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Balkan Cities Are Suffocating in Smog – There Are No Particulate Matter Overflows in Banja Luka


Citizens across the Western Balkans are breathing heavily these days.

Smog has caused the most problems in Sarajevo, and there are more and more complaints coming from Banja Luka.

In some parts of Sarajevo, the air is marked as dangerous. By far the most alarming in the area is from Čengič Vila and Otoka towards Ilidža.

Due to pollution, serious consequences for all are possible. The most vulnerable categories of the population, pregnant women, children, as well as people with chronic problems should remain indoors.

The Cantonal Ministry of the Interior says that they exclude vehicles whose engines are Euro 3 and smaller. However, only one vehicle was excluded.

Smog related complaints are also coming from Banja Luka residents.

Compared to yesterday, the situation in Banja Luka was much more favorable last night. There is no fog and visibility is good, and it is easier to breathe compared to the previous evening.

The mayor reiterated today that despite the subjective sentiment of citizens, the measurement results do not show air pollution.

Although certain sites show high levels of pollution, the mayor says the data is not relevant. Air quality is also being warned in Zagreb and Belgrade, where an emergency meeting in the Serbian government was called.

After much public pressure, the Serbian government finally put air pollution on the agenda. Representatives of all relevant institutions attended the meeting with the Prime Minister and ministers.

Goran Trivan, Minister of Environmental Protection of Serbia, said: “It has been agreed that short-term measures will be taken regarding air pollution in cities across Serbia. It is possible to undertake activities similar to those in force in Sarajevo and Northern Macedonia. measures, but a group has been formed to propose solutions. In the coming days, competent institutions will give citizens instructions on how to behave during pollution. ”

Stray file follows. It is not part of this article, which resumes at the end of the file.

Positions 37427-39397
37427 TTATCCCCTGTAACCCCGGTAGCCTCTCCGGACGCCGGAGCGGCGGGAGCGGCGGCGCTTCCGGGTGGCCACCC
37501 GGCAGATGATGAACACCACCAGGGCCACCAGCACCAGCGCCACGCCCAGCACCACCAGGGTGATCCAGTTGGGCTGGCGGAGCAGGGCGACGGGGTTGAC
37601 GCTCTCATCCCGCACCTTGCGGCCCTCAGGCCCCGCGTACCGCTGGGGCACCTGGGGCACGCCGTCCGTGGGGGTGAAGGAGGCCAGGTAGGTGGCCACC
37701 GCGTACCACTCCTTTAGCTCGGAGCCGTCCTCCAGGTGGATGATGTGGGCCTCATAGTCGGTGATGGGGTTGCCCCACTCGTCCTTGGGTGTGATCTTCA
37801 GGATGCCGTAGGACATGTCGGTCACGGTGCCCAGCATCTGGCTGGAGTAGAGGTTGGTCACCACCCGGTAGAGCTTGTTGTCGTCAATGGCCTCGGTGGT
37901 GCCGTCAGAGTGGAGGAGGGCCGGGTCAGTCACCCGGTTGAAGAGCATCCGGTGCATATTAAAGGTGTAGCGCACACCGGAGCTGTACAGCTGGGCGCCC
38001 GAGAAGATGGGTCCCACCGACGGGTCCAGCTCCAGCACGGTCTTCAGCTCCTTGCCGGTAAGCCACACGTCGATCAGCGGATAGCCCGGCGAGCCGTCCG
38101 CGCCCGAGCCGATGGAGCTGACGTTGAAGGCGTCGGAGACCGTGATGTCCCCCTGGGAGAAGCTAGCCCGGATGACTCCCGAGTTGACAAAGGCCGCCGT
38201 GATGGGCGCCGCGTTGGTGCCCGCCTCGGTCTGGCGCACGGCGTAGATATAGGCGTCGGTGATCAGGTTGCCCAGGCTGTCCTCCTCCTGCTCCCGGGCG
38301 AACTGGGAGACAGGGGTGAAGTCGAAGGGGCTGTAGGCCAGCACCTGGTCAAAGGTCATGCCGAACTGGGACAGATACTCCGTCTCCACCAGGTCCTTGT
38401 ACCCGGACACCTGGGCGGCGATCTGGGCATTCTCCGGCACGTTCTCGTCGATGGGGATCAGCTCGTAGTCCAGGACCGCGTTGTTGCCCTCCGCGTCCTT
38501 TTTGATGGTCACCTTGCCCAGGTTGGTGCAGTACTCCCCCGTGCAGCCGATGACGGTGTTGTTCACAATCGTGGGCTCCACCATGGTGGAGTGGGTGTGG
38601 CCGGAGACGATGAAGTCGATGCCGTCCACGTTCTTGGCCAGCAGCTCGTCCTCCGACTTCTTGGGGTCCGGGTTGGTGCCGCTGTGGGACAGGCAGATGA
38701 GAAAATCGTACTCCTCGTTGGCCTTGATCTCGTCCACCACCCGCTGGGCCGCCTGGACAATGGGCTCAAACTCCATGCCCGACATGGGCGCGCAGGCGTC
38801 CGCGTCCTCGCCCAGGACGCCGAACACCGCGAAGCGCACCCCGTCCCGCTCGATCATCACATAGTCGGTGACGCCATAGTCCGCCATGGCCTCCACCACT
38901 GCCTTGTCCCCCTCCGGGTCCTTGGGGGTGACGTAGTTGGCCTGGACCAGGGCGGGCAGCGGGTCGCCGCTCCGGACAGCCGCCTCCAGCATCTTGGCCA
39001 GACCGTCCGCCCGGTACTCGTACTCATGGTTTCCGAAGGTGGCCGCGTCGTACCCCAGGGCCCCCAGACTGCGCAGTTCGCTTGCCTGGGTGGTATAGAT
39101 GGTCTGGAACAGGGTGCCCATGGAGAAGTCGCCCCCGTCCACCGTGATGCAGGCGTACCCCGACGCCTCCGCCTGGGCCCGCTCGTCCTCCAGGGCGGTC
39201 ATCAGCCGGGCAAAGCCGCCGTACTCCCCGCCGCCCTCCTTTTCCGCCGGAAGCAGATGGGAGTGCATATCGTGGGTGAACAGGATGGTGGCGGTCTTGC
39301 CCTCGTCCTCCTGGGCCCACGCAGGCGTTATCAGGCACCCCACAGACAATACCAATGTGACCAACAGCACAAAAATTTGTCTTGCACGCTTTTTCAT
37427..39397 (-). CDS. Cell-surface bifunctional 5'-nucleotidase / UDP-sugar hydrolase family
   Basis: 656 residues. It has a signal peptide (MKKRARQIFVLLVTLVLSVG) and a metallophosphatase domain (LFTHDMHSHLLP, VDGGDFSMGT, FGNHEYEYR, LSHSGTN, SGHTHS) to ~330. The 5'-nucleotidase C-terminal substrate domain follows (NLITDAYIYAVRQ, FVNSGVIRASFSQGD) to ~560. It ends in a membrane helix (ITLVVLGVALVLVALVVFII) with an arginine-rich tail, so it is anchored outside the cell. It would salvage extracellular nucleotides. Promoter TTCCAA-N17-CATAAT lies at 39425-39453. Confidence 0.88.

The situation is alarming in central Serbia in cities: Valjevo and Kosjerić.

According to the Environmental Protection Agency, the air is “heavily polluted” in Belgrade, Užice, Niš, Bor, Panćevo, Smederevo, Beočin.

– When I called Ana Brnabic this morning, I asked her if the minister in charge of the environment was alive – said Aleksandar Vučić, president of Serbia.

In comparison to Belgrade, the situation in the previous days was much worse in Sarajevo, which is still the most polluted city today.

The “alert” episode is still in effect. Car owners with diesel engines of a category lower than Euro 3 are prohibited from using four-wheelers.

Citizens are advised not to leave their homes or to wear protective masks.

– Protect can also be a scarf, a handkerchief, which is put on the mouth and protect citizens from particles larger than PM 10 – says pulmonologist Teufik Hadžiosmanović.

Compared to previous days in Banja Luka today the air is slightly lighter. Although the Purple air site again shows high pollution, the mayor of the largest city in Srpska says – those measurements are irrelevant.

Air Quality Measurement for City Administration is done by the Institute of Civil Engineering. Several parameters are monitored, the results are not online, but the mayor says – they’re not even worrying.

– Since November, which is interesting, in December until today, we have not had any exceedances in any other parameter, except through NO2, in no day or hour, except for soot and floating particles – says Mayor Igor Radojičić.

Despite this, the mayor admits that pollution can occur when the smog goes down on the city.

Although he claims the situation is far from alarming, he has given orders to develop new guidelines for the action plan.

The idea is to reduce the use of cars, check the quality of fuel and engines and energy efficiency of buildings.




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